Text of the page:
The first time I went in the pool at Cable Beach… rainy day with Cian
The Irish
The time we swam in the ocean
Falafels
The journal and the hand made from hand found seashell earrings
Free mother
Birthday green
Stir frys
Getting a job my first day in Broome
Crab creek and the croc park
Learning to pour a beer
Free laundry
Middy, scooner, pint, handle (and even pot), and stubbies
That sunset at Gantheaume
…and the ones at Cable Beach, with one in particular in mind
Leaving with the guy I met on my second day
Bus stop party
Bathroom noodles
Mi Goreng in general
My first birthday away from home, and the moon that night
TAB
Broome Time!
Sports Bar and Oasis
… and maybe even Pearlers
Dorm rooms… for good or bad
Knocked off, cheesecake, chips, and a free beer within 5 minutes
Super Dry
Not a single traffic light… and so many roundabouts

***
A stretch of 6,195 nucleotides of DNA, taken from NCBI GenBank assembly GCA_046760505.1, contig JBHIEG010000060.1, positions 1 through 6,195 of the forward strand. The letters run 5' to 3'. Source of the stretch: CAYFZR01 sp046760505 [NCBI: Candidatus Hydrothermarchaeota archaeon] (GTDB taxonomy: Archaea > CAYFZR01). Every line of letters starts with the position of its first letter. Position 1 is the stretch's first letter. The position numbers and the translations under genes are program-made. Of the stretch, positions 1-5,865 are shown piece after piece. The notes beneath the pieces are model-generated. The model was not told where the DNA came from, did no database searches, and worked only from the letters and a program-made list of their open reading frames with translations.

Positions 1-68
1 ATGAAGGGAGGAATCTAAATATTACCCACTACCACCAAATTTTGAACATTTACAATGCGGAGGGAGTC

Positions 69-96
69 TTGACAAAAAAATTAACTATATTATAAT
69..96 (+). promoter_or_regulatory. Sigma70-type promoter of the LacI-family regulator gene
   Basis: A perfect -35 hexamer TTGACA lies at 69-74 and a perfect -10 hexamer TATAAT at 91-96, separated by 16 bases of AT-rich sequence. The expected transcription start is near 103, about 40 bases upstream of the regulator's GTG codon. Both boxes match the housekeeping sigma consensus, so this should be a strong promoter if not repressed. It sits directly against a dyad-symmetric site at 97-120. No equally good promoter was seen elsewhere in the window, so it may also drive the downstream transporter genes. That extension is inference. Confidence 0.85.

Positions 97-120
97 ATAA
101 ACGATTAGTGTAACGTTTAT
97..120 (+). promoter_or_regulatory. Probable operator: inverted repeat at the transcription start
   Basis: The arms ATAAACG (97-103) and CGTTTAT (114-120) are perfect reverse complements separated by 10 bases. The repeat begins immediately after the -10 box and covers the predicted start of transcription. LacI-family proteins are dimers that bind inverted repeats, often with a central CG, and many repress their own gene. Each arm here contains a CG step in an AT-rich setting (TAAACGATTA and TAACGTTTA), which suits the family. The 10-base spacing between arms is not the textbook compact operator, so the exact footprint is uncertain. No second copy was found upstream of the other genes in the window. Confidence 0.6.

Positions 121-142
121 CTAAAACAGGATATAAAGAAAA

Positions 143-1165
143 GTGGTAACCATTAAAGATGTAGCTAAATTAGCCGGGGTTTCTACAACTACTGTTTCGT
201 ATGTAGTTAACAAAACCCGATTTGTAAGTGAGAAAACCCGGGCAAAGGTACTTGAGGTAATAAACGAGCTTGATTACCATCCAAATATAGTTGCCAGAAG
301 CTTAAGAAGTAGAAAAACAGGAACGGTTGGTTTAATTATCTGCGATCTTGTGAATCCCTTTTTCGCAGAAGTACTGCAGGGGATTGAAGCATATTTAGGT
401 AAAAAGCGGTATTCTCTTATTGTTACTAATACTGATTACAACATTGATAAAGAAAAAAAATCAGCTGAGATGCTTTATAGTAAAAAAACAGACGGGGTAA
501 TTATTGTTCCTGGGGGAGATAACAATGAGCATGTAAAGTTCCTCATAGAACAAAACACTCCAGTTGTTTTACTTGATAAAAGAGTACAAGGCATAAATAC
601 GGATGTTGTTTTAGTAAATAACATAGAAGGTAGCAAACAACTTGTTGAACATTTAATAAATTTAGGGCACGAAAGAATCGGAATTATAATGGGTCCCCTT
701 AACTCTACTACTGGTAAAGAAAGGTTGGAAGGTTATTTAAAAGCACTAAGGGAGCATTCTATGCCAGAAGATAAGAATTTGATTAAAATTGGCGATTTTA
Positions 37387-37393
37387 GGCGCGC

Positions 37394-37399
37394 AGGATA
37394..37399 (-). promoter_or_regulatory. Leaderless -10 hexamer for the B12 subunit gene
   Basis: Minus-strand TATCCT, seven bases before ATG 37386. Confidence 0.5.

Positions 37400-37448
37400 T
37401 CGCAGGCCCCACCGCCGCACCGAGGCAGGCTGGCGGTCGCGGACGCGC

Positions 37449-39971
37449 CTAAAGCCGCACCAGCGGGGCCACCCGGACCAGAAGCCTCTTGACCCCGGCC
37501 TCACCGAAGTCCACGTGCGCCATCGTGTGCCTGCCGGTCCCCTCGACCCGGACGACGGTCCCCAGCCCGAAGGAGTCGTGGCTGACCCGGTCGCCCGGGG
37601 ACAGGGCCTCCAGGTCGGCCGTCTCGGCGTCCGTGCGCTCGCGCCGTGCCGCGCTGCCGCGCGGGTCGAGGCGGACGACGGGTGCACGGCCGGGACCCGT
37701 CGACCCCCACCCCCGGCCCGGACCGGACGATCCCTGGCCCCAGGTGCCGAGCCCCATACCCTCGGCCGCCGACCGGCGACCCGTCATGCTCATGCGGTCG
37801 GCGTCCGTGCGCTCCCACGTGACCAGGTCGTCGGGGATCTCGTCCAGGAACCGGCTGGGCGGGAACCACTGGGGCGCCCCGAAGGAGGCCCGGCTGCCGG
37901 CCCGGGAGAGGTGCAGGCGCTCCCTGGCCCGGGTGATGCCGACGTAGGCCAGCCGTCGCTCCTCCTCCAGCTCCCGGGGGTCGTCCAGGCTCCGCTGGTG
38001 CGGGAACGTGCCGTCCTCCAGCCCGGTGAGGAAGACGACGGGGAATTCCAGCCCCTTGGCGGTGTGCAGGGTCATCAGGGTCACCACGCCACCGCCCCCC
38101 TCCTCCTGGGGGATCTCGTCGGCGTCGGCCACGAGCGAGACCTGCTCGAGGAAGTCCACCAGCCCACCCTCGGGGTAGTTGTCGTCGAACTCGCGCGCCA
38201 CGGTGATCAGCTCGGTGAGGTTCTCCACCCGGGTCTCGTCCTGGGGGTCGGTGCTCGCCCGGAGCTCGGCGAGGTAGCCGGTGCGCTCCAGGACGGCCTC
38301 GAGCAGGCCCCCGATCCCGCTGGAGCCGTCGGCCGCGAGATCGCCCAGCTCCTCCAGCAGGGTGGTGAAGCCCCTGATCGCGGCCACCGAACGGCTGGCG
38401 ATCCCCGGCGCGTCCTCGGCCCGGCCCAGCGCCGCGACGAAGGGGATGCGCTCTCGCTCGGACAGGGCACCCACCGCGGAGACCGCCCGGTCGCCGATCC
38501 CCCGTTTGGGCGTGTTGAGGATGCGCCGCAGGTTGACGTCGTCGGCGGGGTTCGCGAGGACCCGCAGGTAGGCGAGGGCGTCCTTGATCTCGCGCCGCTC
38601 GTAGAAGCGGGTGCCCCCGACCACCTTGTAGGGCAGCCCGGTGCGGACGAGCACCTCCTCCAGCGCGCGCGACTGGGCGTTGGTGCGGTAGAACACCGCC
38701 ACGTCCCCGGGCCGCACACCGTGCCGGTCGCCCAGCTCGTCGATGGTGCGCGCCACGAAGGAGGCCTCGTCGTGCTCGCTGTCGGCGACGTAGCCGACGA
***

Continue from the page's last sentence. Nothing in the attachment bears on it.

Goddess to walk home safe
All of the skimpy collisions… many of which were on purpose
Wet t-shirt competitions – only one of which I actually saw, so mostly friends visiting me while I worked the wet t-shirt nights
I can’t deny it… to me, Broome is the Roey. And if I could bring the Roey with me while I travelled all around the world I would in an instant. All my love to the Roey, and all of the people I met there.

And that, my dear friends, is my goodbye to Broome.

For now, at least. For now.

Danie

Danie is a lovable and insane digital nomad of sorts. If you ever wondered what's a nomad, you've come to the right place. She enjoys oversharing, telling every detail of her life, and chilling on the beach, among other things. Danie is rather odd, and she likes it that way. Be sure to subscribe to hear more of her ramblings, and find out when Danie finally gets to fulfill her biggest dream: cuddling a platypus.